Legislating International Organization: The US Congress, the IMF, and the World Bank

By Kathryn C. Lavelle | Go to book overview

4
Domestic Constituencies Speak
THE END OF FIXED PARITY AND THE RISE
OF DEVELOPMENT LENDING

Now, therefore, be it Resolved by the Senate and House of
Representatives of the United States of America in Congress
assembled
, That the Treasury did not adequately consult the
Congress with regard to the basic decision to support a possibly
radical change in the character of the IMF and to accede to the use
of IMF gold of aid to the less developed nations rather than to
restitute the said gold to the member nations.1

—S. J. Res. 161 94th Congress, 2nd Session

Whereas the World Bank had been engaged in issues associated with development lending from its outset, the IMF became increasingly concerned with these issues after the end of fixed parity and when the necessity of recycling oil revenues through the international financial system appeared. When Robert McNamara assumed the presidency of the World Bank in 1968, he expanded its scope beyond the assistance of poor countries to include poverty alleviation of people living in them. Thus, I refer to this stage as the “development stage” of the Congress-IFI relationship because the work mandates of both of the IFIs converged toward the promotion of economic development in poorer countries. This chapter details how the convergence was not, however, without political controversy.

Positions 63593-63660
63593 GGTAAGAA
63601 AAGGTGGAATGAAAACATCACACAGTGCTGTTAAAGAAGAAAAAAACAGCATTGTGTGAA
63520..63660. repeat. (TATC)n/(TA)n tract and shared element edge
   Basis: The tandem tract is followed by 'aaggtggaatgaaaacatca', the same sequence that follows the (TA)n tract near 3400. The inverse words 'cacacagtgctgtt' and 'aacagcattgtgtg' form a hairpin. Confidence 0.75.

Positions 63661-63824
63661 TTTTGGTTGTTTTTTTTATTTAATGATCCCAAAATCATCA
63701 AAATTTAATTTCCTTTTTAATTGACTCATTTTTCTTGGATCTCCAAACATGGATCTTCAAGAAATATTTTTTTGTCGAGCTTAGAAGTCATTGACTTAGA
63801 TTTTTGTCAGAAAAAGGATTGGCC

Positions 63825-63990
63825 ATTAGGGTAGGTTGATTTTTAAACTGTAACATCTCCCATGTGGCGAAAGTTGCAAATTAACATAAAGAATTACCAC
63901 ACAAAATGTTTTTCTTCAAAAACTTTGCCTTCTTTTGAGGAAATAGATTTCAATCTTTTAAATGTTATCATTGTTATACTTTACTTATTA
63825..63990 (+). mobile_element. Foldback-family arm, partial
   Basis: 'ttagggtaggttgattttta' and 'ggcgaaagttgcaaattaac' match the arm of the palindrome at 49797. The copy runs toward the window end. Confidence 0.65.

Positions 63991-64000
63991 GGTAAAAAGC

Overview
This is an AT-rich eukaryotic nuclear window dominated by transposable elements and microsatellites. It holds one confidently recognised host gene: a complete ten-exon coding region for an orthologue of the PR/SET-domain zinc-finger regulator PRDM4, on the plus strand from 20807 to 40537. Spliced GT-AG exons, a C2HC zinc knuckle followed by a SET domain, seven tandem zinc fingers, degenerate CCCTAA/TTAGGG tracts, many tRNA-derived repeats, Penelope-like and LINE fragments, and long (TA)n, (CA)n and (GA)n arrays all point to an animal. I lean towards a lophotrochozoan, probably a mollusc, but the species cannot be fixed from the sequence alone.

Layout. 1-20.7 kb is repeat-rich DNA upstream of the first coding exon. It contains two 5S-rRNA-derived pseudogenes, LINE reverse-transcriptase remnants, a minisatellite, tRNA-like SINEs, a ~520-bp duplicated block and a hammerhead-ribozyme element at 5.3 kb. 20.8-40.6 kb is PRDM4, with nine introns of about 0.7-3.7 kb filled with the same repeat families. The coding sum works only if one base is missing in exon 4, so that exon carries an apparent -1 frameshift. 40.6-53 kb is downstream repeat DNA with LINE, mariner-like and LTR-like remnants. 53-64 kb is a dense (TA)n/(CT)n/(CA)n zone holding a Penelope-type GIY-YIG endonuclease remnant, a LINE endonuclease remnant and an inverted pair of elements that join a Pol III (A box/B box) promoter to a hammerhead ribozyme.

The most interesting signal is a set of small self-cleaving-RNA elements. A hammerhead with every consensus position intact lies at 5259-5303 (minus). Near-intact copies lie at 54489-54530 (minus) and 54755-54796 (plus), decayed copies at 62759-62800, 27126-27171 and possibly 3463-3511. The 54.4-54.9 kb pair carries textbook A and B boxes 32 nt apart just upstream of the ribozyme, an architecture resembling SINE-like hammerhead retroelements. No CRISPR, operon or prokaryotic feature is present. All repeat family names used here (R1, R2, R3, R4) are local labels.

Controversy occurred within the context of a series of exogenous shocks to the US political economy. Many of the long-term changes in the global economy discussed in the previous chapter were associated with rebuilding the global economy after World War IT Early in the process, the US had sustained a balance-of-trade surplus. Labor and big business were aligned on the issue of free trade since it brought jobs to the US economy. As the recovery succeeded, the surplus became a deficit, and the sectors of the US economy hit hardest by the new competition from abroad fell out of the free-trade coalition. The pressure on the US economy culminated with Richard Nixon’s August 1971 decision to suspend gold sales and subsequent restructuring of the international

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